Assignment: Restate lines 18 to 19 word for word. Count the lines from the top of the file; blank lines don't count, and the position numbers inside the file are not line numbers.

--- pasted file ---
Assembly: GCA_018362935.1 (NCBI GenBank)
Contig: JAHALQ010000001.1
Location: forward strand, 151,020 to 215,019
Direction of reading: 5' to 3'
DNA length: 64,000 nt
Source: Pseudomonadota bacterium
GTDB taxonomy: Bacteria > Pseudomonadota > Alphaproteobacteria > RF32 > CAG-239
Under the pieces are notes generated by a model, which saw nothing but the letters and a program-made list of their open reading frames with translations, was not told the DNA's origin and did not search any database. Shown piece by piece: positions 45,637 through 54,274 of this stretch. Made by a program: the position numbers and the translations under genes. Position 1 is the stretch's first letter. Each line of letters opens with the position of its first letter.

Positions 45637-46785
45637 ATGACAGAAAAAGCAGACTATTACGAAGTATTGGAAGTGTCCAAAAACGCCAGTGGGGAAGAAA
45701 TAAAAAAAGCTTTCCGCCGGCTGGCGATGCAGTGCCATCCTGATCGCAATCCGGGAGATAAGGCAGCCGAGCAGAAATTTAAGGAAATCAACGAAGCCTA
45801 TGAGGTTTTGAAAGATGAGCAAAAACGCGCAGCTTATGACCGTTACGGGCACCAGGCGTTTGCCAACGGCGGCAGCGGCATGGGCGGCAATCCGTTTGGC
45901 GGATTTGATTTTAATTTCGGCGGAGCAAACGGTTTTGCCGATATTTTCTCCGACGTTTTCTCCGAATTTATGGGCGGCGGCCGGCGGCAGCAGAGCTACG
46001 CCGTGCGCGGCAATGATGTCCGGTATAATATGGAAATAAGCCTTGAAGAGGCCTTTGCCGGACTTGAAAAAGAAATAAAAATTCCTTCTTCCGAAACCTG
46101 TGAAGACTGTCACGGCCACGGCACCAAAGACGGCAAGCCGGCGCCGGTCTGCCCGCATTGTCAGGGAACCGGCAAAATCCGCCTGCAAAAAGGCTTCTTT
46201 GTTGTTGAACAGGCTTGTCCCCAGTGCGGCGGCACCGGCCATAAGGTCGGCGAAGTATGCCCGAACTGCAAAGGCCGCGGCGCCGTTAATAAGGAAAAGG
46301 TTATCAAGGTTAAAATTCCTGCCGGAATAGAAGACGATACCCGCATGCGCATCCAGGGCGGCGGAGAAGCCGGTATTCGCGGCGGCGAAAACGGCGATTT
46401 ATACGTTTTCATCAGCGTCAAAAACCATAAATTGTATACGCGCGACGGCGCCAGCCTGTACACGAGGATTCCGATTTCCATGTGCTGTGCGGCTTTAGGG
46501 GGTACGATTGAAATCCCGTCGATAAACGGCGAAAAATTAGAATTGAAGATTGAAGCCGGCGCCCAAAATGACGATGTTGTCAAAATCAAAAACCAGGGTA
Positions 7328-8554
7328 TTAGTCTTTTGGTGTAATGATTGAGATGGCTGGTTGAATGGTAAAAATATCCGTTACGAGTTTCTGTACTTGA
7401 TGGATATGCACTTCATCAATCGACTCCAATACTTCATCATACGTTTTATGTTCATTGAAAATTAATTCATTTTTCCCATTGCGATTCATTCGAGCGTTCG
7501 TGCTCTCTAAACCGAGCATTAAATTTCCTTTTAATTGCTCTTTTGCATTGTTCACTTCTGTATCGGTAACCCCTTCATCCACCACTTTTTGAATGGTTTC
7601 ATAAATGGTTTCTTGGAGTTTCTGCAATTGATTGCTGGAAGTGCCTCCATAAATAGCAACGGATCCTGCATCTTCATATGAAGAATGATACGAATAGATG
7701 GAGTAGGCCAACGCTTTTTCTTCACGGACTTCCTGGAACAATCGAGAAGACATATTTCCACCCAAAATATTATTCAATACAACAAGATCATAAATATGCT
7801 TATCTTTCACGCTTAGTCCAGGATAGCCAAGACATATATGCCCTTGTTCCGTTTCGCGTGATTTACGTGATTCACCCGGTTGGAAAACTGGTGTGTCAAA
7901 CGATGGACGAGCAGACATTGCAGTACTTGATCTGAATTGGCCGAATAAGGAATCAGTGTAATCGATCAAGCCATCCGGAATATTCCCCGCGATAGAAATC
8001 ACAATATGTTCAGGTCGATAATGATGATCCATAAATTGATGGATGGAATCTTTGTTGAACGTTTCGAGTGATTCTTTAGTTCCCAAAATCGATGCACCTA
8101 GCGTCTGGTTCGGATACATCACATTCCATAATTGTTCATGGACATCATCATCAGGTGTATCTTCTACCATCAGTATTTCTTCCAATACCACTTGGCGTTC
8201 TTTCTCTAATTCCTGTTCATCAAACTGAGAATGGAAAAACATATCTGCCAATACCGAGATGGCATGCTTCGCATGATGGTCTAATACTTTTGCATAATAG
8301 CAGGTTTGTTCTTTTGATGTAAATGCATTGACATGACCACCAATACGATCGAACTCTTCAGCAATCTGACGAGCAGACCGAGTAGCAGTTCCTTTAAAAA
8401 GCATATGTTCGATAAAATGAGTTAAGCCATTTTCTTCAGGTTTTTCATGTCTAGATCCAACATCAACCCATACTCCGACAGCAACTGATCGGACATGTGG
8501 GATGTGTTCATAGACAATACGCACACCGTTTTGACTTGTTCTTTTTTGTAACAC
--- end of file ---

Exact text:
46401 ATACGTTTTCATCAGCGTCAAAAACCATAAATTGTATACGCGCGACGGCGCCAGCCTGTACACGAGGATTCCGATTTCCATGTGCTGTGCGGCTTTAGGG
46501 GGTACGATTGAAATCCCGTCGATAAACGGCGAAAAATTAGAATTGAAGATTGAAGCCGGCGCCCAAAATGACGATGTTGTCAAAATCAAAAACCAGGGTA